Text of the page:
How France's anti-fake news law in fact threatens the truth

By and

The French government has drafted legislation, dubbed the “anti-fake news law”, aimed at combatting the proliferation of false information during election campaigns. It was prompted by a mass data dump of confidential emails and fake documents relating to Emmanuel Macron and his campaign staff shortly before the final round of last year’s presidential elections, which became known as the “Macron Leaks”. The bill, which would empower judges to order the de-publication of information ruled to be fake, and even to block foreign media in France, has created such controversy that the parliamentary debates have now been postponed until later this summer to allow for more than 200 amendments to be considered. Here, Fabrice Arfi and Antton Rouget argue why the new legislation, if it becomes law, would in fact severely curb the freedom of the press, as in fact demonstrated by the very history of the “Macron Leaks”.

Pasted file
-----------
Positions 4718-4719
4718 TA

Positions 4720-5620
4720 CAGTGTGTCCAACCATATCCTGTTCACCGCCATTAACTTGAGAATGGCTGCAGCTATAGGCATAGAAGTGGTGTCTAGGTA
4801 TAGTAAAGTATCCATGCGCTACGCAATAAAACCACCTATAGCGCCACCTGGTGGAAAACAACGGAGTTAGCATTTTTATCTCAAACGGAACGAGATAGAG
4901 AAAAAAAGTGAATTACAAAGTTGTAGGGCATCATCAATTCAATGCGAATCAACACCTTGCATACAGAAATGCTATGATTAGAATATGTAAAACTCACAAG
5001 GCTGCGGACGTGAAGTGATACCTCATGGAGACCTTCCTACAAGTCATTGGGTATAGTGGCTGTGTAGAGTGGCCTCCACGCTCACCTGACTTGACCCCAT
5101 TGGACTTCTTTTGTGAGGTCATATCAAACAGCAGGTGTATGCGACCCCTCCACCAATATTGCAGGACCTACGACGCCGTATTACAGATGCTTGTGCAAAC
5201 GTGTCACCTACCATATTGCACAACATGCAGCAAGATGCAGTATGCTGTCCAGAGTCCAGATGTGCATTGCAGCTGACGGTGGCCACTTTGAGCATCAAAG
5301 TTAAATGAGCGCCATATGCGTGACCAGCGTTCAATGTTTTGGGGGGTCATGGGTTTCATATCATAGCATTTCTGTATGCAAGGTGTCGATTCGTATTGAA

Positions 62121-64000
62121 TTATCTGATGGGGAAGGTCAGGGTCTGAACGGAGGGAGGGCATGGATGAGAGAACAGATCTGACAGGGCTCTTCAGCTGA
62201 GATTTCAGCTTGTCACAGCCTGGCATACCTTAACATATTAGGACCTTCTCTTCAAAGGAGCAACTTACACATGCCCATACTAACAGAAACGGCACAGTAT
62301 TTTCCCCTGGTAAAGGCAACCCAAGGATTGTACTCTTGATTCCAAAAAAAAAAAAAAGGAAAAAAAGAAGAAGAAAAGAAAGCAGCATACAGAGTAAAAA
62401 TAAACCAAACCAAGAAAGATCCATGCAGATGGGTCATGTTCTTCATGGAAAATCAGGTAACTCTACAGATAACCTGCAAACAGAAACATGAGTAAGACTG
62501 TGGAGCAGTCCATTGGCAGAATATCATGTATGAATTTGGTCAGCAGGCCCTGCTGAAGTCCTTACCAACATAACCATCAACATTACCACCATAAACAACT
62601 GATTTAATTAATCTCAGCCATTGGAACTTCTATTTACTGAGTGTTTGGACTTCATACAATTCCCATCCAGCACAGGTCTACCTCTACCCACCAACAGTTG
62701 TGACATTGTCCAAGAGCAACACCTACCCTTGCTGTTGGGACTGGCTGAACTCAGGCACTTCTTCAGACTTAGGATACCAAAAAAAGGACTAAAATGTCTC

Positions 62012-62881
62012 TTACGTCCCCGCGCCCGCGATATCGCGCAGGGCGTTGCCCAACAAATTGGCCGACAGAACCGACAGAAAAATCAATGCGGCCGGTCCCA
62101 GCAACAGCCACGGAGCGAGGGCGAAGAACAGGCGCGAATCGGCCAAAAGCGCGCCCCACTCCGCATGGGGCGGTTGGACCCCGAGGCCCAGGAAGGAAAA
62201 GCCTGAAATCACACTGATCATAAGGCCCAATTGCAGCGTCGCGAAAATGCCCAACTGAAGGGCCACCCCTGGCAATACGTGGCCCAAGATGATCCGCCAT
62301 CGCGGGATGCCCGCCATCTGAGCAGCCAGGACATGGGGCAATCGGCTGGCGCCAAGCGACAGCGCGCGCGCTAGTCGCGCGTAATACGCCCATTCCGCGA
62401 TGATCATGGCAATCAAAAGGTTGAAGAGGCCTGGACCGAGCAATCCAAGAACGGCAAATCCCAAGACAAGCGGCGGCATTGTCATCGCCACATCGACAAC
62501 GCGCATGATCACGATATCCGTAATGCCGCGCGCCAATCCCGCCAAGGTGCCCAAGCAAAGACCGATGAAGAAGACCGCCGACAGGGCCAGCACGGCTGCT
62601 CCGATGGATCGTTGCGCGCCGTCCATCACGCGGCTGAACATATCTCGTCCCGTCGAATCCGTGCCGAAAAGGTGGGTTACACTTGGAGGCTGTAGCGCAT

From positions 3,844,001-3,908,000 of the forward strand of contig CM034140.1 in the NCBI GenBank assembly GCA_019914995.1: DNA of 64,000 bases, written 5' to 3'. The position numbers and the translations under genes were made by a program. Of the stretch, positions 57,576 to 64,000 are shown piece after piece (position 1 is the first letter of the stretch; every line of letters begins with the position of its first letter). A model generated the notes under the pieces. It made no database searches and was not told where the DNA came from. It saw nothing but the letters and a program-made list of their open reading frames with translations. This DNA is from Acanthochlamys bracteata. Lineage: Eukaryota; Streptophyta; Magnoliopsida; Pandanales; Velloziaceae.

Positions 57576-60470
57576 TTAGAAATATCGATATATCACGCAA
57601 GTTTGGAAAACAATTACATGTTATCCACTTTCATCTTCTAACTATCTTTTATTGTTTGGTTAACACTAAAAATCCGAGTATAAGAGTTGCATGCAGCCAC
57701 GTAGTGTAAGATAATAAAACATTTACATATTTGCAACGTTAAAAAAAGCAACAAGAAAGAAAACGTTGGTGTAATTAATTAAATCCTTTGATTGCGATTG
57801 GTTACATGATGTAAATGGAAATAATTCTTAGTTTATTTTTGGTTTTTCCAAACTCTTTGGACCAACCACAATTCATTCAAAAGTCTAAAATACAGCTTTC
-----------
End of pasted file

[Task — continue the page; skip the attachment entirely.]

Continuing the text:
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It was close to midnight on Friday May 5th 2017 when Emmanuel Macron and members of his campaign staff left the offices of Mediapart after two and a half hours of live streamed interviews, just two days before the second and final round of voting in France’s presidential elections. The group had barely left the premises when their mobile phones began buzzing: an English-language imageboard website called 4Chan was posting the contents of thousands of emails hacked from the accounts of Macron’s election campaign team.